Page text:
The Dieselgate class-action lawsuit settlement was the result of negotiations between the U.S. Justice Department, Federal Trade Commission, the state of California and the vehicle owners who filed the suit against the world’s Number Two automaker. This settlement only applies to the civil portion of the case as VW still is facing an ongoing criminal probe.

Tuesday’s action drew praise from Cynthia Giles, Environmental Protection Agency assistant administrator. “Today is a landmark day,” she said, “when this innovative settlement can be put into action, investing billions of dollars into public health protections to remedy these serious violations.”

VW Has Long Trek

Volkswagen still has a long trek ahead. Though this piece of the puzzle is a major start in allowing the automaker to begin looking at Dieselgate in the rearview, VW still faces billions in costs. The costs include addressing the 85,000 polluting 3.0-liter diesels that were also part of Dieselgate. Plus, it faces the Justice criminal probe and the fines that may be levied for violating clean air laws. And, an additional 16 U.S. states have filed other claims that may boost the entire cost of the Dieselgate scandal.

VW faces a Nov. 3 hearing to update the court on the status of the 85,000 V-6 diesels. The 3.0-liter engines are used in Porsche, Audi and Volkswagen crossovers. The automaker has been in discussions over buybacks and compensation levels for owners or lessees of the V-6 powerplants. The 3.0-liter engines can emit up to nine times allowable limits of oxides of nitrogen. (The 2.0-liter four at the center of Tuesday’s Dieselgate settlement can emit up to 40 times the legal limit.)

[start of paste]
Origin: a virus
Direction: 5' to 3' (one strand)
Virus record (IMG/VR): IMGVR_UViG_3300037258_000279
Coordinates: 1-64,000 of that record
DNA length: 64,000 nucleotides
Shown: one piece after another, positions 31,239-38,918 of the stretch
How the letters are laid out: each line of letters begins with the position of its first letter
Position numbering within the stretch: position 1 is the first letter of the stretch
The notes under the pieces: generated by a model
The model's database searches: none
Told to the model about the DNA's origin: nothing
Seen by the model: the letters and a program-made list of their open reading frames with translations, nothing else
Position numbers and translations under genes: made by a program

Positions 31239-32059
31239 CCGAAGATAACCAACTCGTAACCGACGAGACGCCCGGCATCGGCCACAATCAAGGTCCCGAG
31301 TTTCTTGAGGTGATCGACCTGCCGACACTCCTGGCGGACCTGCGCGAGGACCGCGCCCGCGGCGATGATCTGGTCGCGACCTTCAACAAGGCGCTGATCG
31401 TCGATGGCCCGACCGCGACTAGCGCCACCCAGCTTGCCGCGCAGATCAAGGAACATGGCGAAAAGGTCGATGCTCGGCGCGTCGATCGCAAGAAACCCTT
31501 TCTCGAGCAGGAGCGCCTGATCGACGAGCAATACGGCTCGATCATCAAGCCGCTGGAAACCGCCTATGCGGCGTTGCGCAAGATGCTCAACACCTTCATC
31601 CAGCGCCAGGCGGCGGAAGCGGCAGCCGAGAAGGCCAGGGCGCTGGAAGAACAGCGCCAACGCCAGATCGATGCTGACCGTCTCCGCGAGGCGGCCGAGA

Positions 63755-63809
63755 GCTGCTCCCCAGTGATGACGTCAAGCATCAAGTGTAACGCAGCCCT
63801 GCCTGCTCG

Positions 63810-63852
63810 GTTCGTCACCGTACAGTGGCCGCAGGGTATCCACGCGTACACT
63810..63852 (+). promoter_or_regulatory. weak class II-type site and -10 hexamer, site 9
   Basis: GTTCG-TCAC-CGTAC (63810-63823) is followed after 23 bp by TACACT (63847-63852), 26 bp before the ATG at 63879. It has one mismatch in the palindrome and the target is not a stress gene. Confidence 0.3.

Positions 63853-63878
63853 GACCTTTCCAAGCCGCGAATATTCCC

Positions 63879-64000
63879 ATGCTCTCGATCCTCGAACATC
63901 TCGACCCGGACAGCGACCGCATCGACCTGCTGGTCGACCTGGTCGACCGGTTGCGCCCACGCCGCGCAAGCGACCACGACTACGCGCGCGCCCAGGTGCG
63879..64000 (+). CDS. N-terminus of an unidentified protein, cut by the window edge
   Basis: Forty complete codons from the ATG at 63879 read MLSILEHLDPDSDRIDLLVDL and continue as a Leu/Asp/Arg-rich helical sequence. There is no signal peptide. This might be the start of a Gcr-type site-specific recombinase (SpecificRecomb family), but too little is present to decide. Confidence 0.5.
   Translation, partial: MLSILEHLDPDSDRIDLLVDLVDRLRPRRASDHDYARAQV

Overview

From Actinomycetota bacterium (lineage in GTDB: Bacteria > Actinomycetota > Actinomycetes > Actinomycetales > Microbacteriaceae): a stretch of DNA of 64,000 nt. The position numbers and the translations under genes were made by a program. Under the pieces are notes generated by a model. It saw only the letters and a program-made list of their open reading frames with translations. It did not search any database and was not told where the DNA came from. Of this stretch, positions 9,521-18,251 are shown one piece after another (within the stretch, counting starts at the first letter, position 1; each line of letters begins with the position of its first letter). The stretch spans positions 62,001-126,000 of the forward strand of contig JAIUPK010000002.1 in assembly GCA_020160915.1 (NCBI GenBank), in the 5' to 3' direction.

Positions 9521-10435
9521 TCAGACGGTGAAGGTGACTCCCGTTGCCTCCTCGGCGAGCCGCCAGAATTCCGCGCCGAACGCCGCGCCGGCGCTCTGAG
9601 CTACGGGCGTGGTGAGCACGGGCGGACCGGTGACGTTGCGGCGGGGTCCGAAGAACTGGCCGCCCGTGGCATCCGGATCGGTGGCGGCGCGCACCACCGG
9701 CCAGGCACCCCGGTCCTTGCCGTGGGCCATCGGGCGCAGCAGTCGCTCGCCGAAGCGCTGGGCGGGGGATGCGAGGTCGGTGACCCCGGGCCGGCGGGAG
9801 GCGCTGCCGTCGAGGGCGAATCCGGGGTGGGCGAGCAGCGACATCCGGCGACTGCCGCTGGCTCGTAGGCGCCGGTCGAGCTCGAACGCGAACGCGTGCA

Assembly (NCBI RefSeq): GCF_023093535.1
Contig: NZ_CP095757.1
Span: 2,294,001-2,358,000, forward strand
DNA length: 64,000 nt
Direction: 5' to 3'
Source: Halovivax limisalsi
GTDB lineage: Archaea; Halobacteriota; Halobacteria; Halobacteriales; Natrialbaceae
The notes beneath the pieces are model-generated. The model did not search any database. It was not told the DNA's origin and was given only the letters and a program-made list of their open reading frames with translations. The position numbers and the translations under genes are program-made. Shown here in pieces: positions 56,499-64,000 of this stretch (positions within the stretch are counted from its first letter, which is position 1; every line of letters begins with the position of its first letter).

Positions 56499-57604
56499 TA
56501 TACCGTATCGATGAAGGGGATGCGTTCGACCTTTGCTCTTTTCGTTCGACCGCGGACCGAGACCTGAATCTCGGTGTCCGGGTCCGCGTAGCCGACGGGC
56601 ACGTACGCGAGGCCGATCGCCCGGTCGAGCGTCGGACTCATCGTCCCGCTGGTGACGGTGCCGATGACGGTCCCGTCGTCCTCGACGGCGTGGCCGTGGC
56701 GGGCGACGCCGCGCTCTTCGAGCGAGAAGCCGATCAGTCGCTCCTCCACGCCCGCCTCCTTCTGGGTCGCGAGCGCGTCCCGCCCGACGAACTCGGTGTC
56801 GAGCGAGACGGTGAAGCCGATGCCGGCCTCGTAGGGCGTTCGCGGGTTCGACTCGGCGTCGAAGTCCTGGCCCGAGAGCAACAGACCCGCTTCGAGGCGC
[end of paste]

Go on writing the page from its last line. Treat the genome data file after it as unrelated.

Today’s action in U.S. District Court, San Francisco, is the latest chapter in the Dieselgate emissions scandal. The scandal overwhelmed Volkswagen a year ago when it admitted installing software that cheated U.S. emissions tests, making the 2.0-liter vehicles that were under test cleaner than they were.

Until VW’s admission in September 2015, the automaker was successful in keeping the cheatware under wraps. From 2009-15, VW was able to scam the world into thinking it had found the secret of “clean diesel.” VW’s vehicles were held up as examples of clean technology. Though the veil of secrecy was to last another two years, it began to slip in 2013 when a group of West Virginia University researchers, commissioned by a nonprofit group, tested two VW turbodiesels that were supposedly clean. After looking at the independent tests of those vehicles, the researchers found excessive emissions levels. The researchers notified VW, which tried an ineffective fix, as well as the EPA and the California Air Resources Board (CARB) which sought to understand the cause of the emissions. It took more than a year but VW admitted the software scam, and EPA issued a Notice of Violation.

Vehicles Eligible For Buybacks

The following 2.0-liter turbodiesel vehicles are included in the Dieselgate class-action lawsuit settlement program:

  • VW Beetle, 2013-15
  • VW Golf, 2010-15
  • VW Jetta, 2009-15
  • VW Passat, 2012-15
  • Audi A3, 2010-13; 15

Sources: Reuters, Volkswagen